The blockbuster news that a second HIV patient is in full remission shows us the limitations of our language.
A panoply of drugs in recent years has allowed some people with H.I.V. to have almost the same life expectancy as the general population.
But perhaps even more striking has been the development of a drug known as PrEP, for pre-exposure prophylaxis. It enables anyone at risk of contracting H.I.V. — through unprotected sex, for example — to ward off the virus by taking a daily pill.
A veteran medical journalist for The New York Times remembers covering the indifference, confusion, and fear of the epidemic's early years.
1988 was a weird time to be a 14-year-old gay kid in America. One could find representations of gay men all over the place. They were profiled in People magazine, discussed in segments on the national news, and interviewed by a doggedly sympathetic Phil Donahue before a live studio audience.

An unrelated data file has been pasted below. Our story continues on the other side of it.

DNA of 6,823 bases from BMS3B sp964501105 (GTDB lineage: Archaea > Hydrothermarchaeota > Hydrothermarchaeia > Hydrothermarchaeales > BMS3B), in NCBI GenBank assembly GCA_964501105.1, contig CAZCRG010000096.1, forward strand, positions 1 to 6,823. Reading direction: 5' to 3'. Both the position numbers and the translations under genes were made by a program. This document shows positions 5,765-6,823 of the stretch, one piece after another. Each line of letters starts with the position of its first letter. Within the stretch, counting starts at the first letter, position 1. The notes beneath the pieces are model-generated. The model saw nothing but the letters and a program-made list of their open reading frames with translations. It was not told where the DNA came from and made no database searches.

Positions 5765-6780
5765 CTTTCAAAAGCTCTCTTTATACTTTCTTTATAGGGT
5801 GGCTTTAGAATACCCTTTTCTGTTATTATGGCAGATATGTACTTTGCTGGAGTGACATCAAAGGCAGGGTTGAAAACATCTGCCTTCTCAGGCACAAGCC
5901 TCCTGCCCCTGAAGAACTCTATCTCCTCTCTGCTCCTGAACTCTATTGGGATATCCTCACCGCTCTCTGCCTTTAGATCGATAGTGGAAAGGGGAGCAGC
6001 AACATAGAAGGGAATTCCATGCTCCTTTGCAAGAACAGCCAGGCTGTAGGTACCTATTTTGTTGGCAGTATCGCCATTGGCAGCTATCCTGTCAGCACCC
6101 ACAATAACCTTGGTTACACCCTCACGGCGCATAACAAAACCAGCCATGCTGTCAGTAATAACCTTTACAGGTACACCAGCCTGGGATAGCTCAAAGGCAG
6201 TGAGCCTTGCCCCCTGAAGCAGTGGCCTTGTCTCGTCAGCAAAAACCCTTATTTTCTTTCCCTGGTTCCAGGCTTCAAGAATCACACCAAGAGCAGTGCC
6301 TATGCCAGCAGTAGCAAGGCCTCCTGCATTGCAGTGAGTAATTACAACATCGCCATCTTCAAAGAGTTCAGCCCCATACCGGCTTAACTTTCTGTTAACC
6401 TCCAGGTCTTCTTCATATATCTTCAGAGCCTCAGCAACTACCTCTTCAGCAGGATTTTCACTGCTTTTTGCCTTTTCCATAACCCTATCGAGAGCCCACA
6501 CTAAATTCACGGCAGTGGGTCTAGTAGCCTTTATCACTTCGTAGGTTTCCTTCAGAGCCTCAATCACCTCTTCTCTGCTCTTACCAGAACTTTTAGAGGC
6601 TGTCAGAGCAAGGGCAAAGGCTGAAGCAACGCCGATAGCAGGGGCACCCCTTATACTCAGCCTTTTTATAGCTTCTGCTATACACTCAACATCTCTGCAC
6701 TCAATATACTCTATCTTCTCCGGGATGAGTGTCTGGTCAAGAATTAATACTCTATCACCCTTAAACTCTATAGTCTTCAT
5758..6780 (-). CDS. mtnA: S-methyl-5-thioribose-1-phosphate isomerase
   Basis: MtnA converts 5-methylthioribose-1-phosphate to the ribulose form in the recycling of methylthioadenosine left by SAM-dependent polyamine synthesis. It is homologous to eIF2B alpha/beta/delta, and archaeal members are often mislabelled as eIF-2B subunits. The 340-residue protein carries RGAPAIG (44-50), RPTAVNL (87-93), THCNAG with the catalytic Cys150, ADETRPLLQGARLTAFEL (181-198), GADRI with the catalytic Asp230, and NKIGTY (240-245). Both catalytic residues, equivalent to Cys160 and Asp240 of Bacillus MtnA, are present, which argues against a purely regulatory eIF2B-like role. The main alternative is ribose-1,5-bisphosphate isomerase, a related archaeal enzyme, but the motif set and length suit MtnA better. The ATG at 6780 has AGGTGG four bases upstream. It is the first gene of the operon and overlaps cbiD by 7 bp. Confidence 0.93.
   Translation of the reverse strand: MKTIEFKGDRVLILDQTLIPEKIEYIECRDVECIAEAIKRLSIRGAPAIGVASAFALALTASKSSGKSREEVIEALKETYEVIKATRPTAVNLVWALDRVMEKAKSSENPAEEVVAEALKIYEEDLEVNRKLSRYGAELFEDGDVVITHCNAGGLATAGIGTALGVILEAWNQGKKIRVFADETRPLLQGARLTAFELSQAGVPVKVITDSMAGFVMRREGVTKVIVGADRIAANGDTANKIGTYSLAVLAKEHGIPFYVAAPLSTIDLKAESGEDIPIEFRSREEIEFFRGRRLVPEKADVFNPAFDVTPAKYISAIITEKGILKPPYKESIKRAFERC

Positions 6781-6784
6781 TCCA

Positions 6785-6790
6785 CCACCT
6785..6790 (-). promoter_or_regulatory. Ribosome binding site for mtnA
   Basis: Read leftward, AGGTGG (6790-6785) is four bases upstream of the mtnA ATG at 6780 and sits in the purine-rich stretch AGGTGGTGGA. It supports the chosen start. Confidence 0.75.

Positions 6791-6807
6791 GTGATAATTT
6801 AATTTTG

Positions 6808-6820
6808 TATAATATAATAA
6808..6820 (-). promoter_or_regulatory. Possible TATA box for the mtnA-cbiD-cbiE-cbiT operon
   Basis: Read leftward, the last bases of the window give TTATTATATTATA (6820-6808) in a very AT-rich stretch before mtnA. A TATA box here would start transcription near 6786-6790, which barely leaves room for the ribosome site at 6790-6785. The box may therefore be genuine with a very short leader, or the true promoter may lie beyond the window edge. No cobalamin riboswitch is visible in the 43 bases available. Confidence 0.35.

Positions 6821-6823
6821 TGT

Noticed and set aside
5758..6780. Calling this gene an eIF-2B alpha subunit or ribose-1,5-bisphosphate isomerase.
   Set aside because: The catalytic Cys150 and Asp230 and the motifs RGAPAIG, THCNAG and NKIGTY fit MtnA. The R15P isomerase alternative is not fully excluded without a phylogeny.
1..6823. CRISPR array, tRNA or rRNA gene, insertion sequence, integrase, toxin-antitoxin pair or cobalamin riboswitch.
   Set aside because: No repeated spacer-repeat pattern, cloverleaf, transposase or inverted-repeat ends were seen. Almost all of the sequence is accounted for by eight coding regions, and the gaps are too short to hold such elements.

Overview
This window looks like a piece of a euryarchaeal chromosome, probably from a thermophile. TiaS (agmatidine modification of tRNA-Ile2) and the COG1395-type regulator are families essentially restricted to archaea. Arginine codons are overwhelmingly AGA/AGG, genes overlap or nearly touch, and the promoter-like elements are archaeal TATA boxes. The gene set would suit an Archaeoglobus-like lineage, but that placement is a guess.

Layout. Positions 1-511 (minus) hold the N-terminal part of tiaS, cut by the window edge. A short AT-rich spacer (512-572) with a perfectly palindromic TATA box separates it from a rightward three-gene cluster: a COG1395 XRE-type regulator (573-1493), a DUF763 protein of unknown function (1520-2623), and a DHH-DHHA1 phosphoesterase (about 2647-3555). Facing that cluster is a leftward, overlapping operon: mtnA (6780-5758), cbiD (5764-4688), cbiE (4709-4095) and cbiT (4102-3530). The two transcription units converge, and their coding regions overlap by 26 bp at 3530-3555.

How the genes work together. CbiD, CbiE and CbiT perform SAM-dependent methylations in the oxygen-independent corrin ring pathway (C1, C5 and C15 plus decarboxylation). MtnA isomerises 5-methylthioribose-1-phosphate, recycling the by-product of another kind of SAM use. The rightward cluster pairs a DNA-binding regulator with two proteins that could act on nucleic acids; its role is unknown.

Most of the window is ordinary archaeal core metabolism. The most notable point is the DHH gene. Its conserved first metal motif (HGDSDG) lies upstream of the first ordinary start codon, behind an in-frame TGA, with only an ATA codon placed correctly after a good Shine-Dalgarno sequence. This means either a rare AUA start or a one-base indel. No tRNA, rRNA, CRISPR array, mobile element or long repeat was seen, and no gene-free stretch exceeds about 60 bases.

But they were also dying.
Africa is more heavily affected by HIV and AIDS than any other region of the world. The social impact is most evident in Africa’s growing orphan population. Alicia Keys co-founded “Keep a Child Alive” and has become one of the most powerful women in the fight against HIV/AIDS.
Why do America’s black gay and bisexual men have a higher H.I.V. rate than any country in the world?
More than 90 percent of new HIV infections come from people not receiving medical care for the disease. And 30 percent of new infections were transmitted from people who don't know they have HIV.
The question of whether or not there are promising treatments in development for HIV is complicated. Scientists do have potential paths forward to cure HIV infections but they don’t make any practical sense since physicians shouldn’t resort to aggressive cures for HIV when the current anti-retroviral therapies (ART) for HIV are far less risky.
Around 80 percent of those were in eastern Europe, the report found.